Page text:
“Many of my colleagues are going to express concern and horror at the crimes against humanity that are about to unfold, even though they just voted to send Netanyahu billions more in weapons,” Tlaib said. “Do not be misled, they gave their consent for these atrocities, and our country is actively participating in genocide. For months, Netanyahu made his intent to invade Rafah clear, yet the majority of my colleagues and President Biden sent more weapons to enable the massacre.”

Last month, Biden signed a legislative package that included about $26 billion in aid for Israel. However, the Biden administration has also reportedly held up deliveries of ammunition and precision weapons to the Jewish state amid concern over Israel’s operation in Rafah and, more broadly, increasing opposition to the Israeli war effort against Hamas.

Tlaib has received bipartisan backlash for her fierce opposition to Israel, which she has previously compared with Nazi Germany, since the Gaza war began.

Last month, Tlaib received a wave of criticism for refusing to condemn anti-Israel protesters who chanted “death to America” and “death to Israel” during a rally in her district.

Two months earlier, the US House of Representatives passed a resolution condemning Hamas’ use of sexual assault as a weapon of war during its Oct. 7 attack on Israel. It was a near-unanimous vote, with a single exception: Tlaib, who only voted “present,” arguing she could not support the measure because it did not also accuse Israel of using sexual assault as a weapon of war. Mounting evidence has documented Hamas’ systematic use of torture and sexual violence, including mass rape, against the Israeli people during the onslaught.

After Hamas’ Oct. 7 massacre, Tlaib flew a Palestinian flag outside her home and seemingly blamed Israel for the attack, accusing the Jewish state of having an “apartheid system” that fosters “conditions that can lead to resistance.” Later, the lawmaker accused Biden of supporting a “genocide” against Palestinians because he voiced support for Israel’s right to defend itself.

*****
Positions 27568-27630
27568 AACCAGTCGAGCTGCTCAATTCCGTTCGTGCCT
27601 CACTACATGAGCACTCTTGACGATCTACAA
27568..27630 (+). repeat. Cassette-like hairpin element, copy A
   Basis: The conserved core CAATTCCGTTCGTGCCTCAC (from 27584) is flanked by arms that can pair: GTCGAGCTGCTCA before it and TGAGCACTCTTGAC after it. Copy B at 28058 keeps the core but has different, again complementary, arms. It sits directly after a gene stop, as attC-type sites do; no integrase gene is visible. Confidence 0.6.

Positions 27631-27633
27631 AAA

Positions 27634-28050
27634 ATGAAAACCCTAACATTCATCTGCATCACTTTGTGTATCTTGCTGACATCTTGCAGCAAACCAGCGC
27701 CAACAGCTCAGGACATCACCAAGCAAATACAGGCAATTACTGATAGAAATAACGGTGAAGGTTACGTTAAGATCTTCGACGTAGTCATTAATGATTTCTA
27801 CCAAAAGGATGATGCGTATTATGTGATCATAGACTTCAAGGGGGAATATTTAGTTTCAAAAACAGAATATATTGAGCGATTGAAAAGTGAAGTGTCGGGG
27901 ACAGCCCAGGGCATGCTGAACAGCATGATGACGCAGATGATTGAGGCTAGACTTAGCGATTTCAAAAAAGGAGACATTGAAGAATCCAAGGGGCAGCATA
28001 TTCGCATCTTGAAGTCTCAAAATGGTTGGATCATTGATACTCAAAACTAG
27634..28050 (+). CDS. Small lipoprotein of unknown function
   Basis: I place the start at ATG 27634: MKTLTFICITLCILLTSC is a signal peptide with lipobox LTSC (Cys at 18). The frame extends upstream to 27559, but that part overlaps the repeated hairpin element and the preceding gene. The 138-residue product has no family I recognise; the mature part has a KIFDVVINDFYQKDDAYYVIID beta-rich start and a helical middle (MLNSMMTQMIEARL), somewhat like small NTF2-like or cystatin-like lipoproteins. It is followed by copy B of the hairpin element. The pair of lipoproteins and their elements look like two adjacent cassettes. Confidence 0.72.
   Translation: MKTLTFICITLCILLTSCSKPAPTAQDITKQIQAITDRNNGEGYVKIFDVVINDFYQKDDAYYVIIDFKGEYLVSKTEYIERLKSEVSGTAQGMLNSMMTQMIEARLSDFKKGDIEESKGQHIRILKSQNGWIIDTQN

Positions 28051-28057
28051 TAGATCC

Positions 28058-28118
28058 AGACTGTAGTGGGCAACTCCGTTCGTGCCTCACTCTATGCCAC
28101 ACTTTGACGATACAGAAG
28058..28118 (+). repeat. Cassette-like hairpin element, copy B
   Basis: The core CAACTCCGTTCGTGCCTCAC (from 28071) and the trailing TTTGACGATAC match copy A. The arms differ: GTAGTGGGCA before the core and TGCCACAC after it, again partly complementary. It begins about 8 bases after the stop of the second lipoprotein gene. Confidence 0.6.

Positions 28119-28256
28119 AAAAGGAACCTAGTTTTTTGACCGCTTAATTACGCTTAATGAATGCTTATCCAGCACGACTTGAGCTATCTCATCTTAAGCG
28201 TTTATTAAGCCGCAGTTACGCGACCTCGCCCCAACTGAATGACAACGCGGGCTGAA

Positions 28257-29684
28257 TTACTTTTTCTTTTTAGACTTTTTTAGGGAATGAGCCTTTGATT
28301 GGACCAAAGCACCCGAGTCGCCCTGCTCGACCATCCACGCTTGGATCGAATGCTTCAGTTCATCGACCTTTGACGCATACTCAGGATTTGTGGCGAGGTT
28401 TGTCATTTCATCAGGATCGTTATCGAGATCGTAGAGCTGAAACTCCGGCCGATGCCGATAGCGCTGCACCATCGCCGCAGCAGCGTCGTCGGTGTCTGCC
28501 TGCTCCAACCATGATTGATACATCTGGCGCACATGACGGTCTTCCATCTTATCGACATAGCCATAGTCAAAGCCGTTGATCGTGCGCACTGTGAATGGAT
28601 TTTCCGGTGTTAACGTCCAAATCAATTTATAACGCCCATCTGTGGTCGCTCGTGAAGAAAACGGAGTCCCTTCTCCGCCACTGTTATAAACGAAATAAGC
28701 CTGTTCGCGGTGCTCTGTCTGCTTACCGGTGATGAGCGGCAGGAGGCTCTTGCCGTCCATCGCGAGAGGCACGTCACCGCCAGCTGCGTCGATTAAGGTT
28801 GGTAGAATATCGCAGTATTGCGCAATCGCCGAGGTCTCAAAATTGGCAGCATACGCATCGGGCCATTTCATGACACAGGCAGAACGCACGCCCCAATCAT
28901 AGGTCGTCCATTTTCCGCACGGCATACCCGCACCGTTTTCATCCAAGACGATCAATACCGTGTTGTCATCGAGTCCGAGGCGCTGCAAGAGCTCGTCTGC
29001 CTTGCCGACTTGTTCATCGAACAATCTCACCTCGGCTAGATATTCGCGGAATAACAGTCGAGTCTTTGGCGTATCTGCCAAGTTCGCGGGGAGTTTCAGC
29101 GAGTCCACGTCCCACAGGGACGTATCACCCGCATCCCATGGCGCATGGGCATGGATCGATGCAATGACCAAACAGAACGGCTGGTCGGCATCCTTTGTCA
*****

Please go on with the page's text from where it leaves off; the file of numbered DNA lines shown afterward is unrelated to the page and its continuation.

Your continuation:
In the following weeks, Tlaib falsely claimed on social media that Israel bombed the Al Ahli Hospital in Gaza as part of its military operations targeting Hamas, which rules the coastal Palestinian enclave. It turned out that a misfired Palestinian rocket from Gaza caused a widely reported explosion near the Al Ahli Hospital, according to intelligence from Israel and several Western governments. Experts agreed that Israel was not responsible, but Tlaib refused to recant her claim, arguing that “both the Israeli and United States governments have long, documented histories of misleading the public about wars and war crimes.”

So indecorous was Tlaib’s conduct that in November her colleagues in the House voted to censure her for “promoting false narratives” regarding Hamas’ Oct. 7 invasion of the Jewish state and for “calling for the destruction of the state of Israel.”

Tlaib’s close ally in the House — Rep. Ilhan Omar (D-MN), another vocal opponent of Israel — may also be censured for remarks concerning Israel and Gaza. House Republicans have said they are preparing to formally censure Omar over her recent comments at Columbia University, where she said that “we should not have to tolerate antisemitism or bigotry for all Jewish students — whether they are pro-genocide or anti-genocide.” Critics have argued that Omar’s claim that Jews are “pro-genocide” was antisemitic.

“It’s just unacceptable, so I want to take a bold stand,” Rep. Don Bacon (R-NE) told reporters on Tuesday, explaining that he’ll pursue censure against Omar. He predicted that many Democrats would support his resolution.